‘Too old I am – older than I should be by right’ grumbles Kate in Teresa Deevy’s Wife to James Whelan, a play concerned with the lack of opportunities available to Irish women in the mid-1900s. Written in 1940, when the Catholic Church and Irish state had unequivocally dictated that women’s place was within the home and her role was that of mother, Wife to James Whelan depicts the struggle of two young women within a society that seeks to circumscribe the phases of their lives.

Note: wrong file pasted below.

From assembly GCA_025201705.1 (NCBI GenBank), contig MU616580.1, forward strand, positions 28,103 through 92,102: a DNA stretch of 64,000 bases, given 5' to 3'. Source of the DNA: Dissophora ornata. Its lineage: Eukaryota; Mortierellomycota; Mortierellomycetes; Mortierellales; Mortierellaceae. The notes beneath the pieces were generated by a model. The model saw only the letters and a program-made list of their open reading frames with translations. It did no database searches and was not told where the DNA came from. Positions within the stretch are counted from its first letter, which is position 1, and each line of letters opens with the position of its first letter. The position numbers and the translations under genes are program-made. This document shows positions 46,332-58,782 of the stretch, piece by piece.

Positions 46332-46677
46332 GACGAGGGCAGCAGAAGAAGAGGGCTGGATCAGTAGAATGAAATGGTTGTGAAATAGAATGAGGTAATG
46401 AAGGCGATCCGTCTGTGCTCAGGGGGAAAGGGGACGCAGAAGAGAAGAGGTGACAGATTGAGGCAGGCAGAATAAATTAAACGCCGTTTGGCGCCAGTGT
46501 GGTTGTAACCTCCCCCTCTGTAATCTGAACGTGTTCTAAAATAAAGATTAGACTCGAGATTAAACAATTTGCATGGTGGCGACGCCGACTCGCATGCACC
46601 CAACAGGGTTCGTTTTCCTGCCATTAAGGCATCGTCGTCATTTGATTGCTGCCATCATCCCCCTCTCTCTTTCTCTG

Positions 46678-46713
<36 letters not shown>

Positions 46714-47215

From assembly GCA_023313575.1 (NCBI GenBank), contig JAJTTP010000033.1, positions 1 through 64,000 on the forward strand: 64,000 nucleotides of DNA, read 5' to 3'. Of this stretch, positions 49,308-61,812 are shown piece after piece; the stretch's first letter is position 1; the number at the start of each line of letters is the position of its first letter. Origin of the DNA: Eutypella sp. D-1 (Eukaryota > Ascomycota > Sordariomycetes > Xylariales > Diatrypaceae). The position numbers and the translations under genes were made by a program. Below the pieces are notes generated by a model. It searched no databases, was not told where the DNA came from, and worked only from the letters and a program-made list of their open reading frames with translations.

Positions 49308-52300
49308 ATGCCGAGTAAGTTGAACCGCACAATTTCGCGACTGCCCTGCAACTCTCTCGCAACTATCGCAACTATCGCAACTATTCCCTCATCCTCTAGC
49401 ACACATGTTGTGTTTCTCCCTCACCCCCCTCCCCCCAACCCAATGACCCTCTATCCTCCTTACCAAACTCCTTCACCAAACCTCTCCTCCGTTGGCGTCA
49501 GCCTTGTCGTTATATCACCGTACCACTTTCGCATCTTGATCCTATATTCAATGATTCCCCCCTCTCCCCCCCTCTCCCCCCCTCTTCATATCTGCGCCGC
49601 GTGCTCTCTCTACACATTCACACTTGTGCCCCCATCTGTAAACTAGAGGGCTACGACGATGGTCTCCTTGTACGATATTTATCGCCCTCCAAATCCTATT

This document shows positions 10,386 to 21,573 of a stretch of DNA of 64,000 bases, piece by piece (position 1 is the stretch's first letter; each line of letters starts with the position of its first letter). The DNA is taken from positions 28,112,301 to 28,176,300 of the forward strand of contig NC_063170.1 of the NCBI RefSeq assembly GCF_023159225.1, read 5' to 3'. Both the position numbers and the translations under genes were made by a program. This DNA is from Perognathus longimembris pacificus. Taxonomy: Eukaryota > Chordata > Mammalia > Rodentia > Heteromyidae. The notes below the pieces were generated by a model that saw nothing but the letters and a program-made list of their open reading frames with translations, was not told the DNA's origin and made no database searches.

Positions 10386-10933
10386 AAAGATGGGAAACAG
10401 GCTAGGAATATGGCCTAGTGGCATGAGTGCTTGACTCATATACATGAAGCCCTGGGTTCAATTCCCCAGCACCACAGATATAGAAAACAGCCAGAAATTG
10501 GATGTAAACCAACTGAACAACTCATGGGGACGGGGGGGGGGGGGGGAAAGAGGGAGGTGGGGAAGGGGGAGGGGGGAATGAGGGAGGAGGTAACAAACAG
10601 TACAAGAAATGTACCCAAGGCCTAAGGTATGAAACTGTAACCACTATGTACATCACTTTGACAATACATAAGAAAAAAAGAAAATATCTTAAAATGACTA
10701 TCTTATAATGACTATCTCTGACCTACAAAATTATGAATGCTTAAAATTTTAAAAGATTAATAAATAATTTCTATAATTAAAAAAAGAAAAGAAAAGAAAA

Delivered as part of a lecture series entitled 'Portraits of the Artist as Young Women in Irish Theatre History' and presented in the week of International Women’s Day, Dr Kealy reflected on Teresa Deevy’s suggestion in her play Wife to James Whelan that while degrees of freedom and autonomy were possible for women in 1930s Ireland such independence extracted a high personal price.
12 Mar 2019
Portraits of the Artist as Young Women: Irish Theatre History Lecture Series